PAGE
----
Central PA Travels to Texas for Population Health Discoveries

On September 19-20, more than 80 physicians, nurses, public health officials, care providers and more convened in Dallas, Texas, for Aligning Forces for Quality’s population health event, titled “Bridging the Gap between Healthcare and Population Health.”

A complex proposition, population health takes a broad approach to health care, working to deliver care wherever it needs to be delivered, preventing future health care needs and ensuring that the community, or population as a whole, becomes healthier.

Nadine Srouji, MD, FACP, medical director of quality for PinnacleHealth System noted the event’s value, saying, “It discussed how the health care system can participate and take a more active role in the health of the community, as opposed to just when people come into their offices and hospitals.”

Dr. Srouji participates as a key voice in Aligning Forces for Quality – South Central PA’s (AF4Q-SCPA) High Utilizer Learning Collaborative and was anxious to attend the event and learn from her peers around the country about how to translate good ideas into good practices. The panel discussion regarding high utilizers of care was of particular interest as these patients often face the biggest gaps in care.

“The system is broken for everyone, but for people who have other resources, not just financial resources, they can fill in the gaps. Many high utilizer patients can’t,” she said. “Because they have such complicated lives, when the system is broken it becomes evident in them sooner… By focusing on them, we aren’t only improving the system for them, but for the population in general.”

Unlike care systems of the past, population health addresses the issue that many of these gaps have little to do with medicine and more to do with social determinants. As Dr. Srouji sees it, within the current structure, patients come to the clinic for acute urgent care or chronic disease treatment – but a patient is not defined by his or her medical disease. There are many more contributing factors as to why patients aren’t getting the care that they need and aren’t becoming healthier.
“They could be non-responders to medications because they can’t afford it, they can’t get a ride to the doctors’ office or pharmacy, or maybe they can’t give themselves injections,” she said. “Once we start addressing those issues, we will be much more successful at [solving] medical issues as well.”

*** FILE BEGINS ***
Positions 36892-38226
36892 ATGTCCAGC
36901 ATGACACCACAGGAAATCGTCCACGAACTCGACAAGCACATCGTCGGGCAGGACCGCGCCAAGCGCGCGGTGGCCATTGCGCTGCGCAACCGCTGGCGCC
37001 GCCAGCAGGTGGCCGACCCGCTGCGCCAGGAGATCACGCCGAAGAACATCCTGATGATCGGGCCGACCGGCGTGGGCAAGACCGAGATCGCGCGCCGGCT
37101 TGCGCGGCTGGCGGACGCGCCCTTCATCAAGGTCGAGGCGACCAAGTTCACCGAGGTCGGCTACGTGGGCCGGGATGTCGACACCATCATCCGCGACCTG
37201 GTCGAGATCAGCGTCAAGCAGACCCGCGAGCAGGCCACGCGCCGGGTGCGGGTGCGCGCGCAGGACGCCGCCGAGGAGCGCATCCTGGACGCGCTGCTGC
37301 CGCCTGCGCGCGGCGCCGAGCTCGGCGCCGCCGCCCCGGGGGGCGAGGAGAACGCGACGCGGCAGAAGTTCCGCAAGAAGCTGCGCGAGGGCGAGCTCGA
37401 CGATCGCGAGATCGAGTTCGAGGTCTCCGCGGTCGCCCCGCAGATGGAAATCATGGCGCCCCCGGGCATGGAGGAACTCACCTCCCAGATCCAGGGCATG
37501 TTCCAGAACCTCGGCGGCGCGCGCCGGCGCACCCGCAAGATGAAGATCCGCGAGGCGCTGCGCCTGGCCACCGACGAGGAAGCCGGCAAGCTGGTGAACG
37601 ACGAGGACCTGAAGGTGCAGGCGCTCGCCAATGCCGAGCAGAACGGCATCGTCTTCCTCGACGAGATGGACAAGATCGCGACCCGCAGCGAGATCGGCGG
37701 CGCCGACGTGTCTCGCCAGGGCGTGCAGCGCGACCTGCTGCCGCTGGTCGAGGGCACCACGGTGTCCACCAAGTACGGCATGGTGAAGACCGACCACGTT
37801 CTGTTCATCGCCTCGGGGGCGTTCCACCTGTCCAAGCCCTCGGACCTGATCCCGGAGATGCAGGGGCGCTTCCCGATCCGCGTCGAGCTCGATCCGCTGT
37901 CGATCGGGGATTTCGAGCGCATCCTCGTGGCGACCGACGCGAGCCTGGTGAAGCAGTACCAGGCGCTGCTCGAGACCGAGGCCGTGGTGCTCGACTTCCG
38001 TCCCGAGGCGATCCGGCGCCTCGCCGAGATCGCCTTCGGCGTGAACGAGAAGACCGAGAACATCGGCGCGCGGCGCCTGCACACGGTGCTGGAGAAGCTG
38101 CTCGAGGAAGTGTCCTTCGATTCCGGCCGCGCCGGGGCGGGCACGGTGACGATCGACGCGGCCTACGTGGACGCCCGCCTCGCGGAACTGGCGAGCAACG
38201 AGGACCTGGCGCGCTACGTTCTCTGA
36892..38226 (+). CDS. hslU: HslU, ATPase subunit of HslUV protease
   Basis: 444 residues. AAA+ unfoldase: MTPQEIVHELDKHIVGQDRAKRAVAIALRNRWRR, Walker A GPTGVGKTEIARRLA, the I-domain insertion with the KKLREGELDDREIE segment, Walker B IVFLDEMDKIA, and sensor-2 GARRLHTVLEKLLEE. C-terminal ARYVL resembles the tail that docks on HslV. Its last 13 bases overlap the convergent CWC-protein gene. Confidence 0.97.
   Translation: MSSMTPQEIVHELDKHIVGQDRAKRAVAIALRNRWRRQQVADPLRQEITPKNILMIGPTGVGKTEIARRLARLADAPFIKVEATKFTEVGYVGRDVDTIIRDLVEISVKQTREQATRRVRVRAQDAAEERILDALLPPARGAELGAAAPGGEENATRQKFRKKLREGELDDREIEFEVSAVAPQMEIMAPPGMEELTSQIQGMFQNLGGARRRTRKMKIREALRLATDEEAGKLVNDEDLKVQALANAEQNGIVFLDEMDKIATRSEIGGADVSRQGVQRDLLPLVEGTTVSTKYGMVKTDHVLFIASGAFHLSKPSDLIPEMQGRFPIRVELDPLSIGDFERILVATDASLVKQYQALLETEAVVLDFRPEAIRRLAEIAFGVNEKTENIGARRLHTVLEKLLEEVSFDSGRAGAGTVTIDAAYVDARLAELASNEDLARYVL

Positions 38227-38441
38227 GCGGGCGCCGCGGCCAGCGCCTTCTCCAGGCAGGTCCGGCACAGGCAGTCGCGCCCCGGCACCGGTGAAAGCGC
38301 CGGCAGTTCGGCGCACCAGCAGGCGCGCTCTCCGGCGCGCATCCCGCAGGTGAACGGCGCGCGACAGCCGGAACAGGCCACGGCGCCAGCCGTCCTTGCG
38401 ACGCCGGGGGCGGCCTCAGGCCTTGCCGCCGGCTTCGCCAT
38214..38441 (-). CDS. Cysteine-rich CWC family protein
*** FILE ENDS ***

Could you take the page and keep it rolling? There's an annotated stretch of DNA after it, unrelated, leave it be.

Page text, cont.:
To achieve this success, Dr. Srouji also knows that it will take an interdisciplinary team approach – one that involves community leaders as well as clinicians. While in Texas, she was excited to learn about the work of Doug Eby’s Anchorage community, Nuka, an Alaska Native-owned and -run health safety net organization.

A few of Nuka’s best practices include embracing prenatal care as a three-year commitment. The organization sees each woman before she delivers and stays involved for three years, which is crucial for the health of the infant. Their care teams also are staffed with behaviorists who are skilled in examining social history and can uncover red flags and high-risk patients.
“Building better communities includes making healthier environments from infancy,” said Dr. Srouji. “The idea of expanding the ‘postnatal’ period to include a baby’s first years was a novel one to me.”

Among other innovations to implement, speakers also shared the effectiveness of community health dashboards that weave together state public health initiatives, as well as health care system goals.  By employing logic models, communities can determine which interventions make the most sense for their individual populations.

With these and many other great ideas learned, AF4Q-SCPA and its leaders are excited to implement plans that will increase community engagement and patient outreach and connect health outcomes with social determinants.

“There is no silver bullet when it comes to population health,” said Samantha Obeck, quality improvement coordinator for AF4Q-SCPA. “It will require collaboration and integration of health care sources along with community resources. Multiple interventions to address the health care needs of a community will require different payment models. Population health doesn’t happen within the walls of facilities, but rather where the people within a community live… By building ‘accountable care communities’ where everyone is involved, we can move the entire community forward.”
 

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